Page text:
Oh, Brant’s family. I love them dearly. Sometimes, as an author, one is forced to be a bit cruel to one’s characters. That doesn’t mean we take pleasure in it.

The secret mission.

Kamarie is so fun to write. I love how she grows in this book. One of my favorite things ever is the part where she begins to imagine out how her mission is going to progress: like something out of a story book. “This trip was definitely starting to have possibilities.” She has such an imagination, and starts off a bit impractically.

“Understanding his daughter’s heart more than she guessed…” yes, King Arnaud knows all about Kamarie’s “secret” squire lessons, and he even approves. This is where I deviate from the angsty princess with parents who just don’t understand her.

I also got to give a tiny peek into Brant’s background here, as Kamarie tries to do a little research into the man she is being sent to find – a lot of that was added in the last edit, after having finished writing the rest of the series.

Oraeyn – poor Oraeyn. He really didn’t want to go on this “trip” as Kamarie thinks of it at first. He is the dutiful squire, the boy who wants to be a man. He has no idea how this unwanted detour will shape his life into so much more than he ever wanted or dreamed.

A reader offered the idea of having a few discussion questions at the end of each post, which sounds like a fun idea, so… here goes:

1. Now that you’ve met the main characters, what are your first impressions of them? Kamarie? Yole? Brant? Oraeyn?

2. Which character are you the most drawn to?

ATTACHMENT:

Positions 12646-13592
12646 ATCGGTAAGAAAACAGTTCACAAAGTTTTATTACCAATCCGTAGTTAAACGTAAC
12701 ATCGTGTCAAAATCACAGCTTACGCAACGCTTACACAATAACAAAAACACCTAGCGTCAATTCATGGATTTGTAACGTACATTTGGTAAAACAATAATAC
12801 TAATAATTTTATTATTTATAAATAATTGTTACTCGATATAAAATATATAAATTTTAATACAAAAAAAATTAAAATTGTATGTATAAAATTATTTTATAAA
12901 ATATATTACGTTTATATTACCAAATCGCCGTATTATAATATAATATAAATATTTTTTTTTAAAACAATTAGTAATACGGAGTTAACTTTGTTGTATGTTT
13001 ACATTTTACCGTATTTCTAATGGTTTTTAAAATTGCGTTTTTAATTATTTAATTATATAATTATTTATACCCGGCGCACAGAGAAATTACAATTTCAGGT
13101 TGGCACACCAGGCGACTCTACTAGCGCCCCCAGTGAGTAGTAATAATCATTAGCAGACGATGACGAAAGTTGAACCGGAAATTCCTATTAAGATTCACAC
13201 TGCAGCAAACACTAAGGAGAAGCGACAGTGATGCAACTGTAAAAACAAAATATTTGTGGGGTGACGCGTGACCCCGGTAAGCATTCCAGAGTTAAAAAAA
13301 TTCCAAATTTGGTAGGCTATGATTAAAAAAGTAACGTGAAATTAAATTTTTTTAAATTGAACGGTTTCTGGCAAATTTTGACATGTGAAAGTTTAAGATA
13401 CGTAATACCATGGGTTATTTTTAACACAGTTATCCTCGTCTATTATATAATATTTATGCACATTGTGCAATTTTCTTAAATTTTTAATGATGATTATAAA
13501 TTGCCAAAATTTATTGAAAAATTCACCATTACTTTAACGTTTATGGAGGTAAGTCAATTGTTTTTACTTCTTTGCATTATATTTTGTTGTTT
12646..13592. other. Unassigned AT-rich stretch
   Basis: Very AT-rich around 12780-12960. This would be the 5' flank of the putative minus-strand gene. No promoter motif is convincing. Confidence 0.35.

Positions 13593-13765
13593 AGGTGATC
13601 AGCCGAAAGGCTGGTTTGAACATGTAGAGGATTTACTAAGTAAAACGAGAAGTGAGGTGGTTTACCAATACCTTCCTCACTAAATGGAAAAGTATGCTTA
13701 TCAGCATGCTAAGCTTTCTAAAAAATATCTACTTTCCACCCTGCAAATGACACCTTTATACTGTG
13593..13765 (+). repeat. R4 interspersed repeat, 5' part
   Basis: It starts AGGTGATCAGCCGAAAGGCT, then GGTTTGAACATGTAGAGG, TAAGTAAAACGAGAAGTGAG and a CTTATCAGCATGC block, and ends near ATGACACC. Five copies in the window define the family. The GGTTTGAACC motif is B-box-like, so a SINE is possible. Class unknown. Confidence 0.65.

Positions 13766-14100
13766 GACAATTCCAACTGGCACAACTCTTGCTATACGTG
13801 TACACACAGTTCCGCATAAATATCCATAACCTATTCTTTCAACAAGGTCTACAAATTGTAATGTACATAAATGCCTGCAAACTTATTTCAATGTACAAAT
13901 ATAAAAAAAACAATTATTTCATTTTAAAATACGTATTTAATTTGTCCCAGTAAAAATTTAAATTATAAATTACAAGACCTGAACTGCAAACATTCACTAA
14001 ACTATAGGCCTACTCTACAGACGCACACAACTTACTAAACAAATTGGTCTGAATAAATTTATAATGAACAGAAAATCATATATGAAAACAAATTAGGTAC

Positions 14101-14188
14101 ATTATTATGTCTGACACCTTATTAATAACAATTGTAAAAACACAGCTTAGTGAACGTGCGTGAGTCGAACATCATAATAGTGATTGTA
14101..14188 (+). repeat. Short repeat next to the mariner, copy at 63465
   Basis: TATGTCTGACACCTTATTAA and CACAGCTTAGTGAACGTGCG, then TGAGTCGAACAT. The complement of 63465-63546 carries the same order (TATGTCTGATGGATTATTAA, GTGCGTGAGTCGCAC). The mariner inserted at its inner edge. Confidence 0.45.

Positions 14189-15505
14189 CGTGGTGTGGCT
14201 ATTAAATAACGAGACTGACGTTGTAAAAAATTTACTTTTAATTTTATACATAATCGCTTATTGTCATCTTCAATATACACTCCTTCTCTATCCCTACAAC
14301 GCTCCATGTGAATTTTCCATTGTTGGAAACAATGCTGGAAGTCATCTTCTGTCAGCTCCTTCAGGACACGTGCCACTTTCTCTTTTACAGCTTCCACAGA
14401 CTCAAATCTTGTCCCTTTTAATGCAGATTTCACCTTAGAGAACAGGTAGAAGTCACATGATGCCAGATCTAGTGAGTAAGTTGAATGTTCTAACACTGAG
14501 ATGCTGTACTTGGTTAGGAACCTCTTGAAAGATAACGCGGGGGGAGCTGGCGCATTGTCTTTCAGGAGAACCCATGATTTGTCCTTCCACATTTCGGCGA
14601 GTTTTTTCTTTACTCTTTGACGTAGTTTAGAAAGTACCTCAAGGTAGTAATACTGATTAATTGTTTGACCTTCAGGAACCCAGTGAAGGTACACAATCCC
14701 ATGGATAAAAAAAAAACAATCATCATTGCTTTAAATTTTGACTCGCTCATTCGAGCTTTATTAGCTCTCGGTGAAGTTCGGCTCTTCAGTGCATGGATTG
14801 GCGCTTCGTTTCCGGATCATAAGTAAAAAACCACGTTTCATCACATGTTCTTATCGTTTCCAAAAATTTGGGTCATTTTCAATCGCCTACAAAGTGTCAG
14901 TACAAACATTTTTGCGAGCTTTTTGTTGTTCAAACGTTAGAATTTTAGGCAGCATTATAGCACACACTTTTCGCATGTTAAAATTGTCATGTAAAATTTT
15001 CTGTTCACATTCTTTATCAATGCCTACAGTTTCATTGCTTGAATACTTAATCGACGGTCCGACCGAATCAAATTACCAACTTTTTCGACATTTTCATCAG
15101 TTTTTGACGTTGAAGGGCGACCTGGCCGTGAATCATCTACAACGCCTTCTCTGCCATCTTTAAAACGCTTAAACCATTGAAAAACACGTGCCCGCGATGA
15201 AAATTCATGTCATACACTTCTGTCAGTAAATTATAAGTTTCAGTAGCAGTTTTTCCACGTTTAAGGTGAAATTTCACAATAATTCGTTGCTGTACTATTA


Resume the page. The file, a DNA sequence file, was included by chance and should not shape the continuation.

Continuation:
3. Kamarie has quite the imagination! Have you ever imagined something so clearly you could actually see it… only to discover the reality was very different from what you imagined?

4. Any favorite lines or passages?

~ jenelle



So I guess I’ll ask my questions first and then answer yours. :-)

1) How do you pronounce Kamarie’s name? It looks like a pretty simple name, but I was just wondering because even simple things (tomato) are pronounced differently by different people.

2) Why did you choose to name the nanny/maid Darby? I like the name, and so am curious as to why you hit upon it.

Sorry I have a pathological obsession with names. :-D

Now to your questions!

1) Kamarie is odd to me, I haven’t decided if I like her yet. Brant is my favorite and I’m afraid something will happen to his family! :-( And Yole, I haven’t read enough of him yet to quite decide what I think. :-)

2) lol I answered this one in the first question so I guess I’ll switch it up. Brant seema awesome because he seems loving, wise and kind. Kamarie seems a bit rash and silly but I’m looking forward to seeing her grow and learn (hopefully) as the book continues.

3) Oh yes indeed. From everything to relationships to school work to trying a new type of food. :-D

4) hmmm None that I can think of yet.

Alright I’m off to read more!


I second WhismyWriter’s questions 8-D Also, how do you pronounce Oraeyn? I pronounce it like the star consolation, Oryan’s Belt, but I’ve never been sure if I was saying it right.

Since this is my second time reading I don’t really have first impressions on the characters, though I feel like I’m seeing them in a new light and understanding having read the book once and the sequel. So, I will give my first/ second impressions.
When I read it the first time, the first chapter or two had me fearful that Kamarie would turn out to be those typical fairy tale princesses who didn’t want help from anyone. Now that I’ve seen how she has grown, going back I see she was never that type from the start but it was my own worry of reading another book with an unlikable girl character getting to me. Now I find her fun, a bit wild, but caring about those she loves. And I adore her imagination.

Yole I still love. He still strikes me as he did the first time, sweet and endearing. That little brother we all wanted and instantly feel we must keep safe.

Brant. Brant is still my favourite. Even though his past is no longer a mystery, knowing it and having spent Second Son with him I only love him more. And knowing what is coming makes me want to hug him.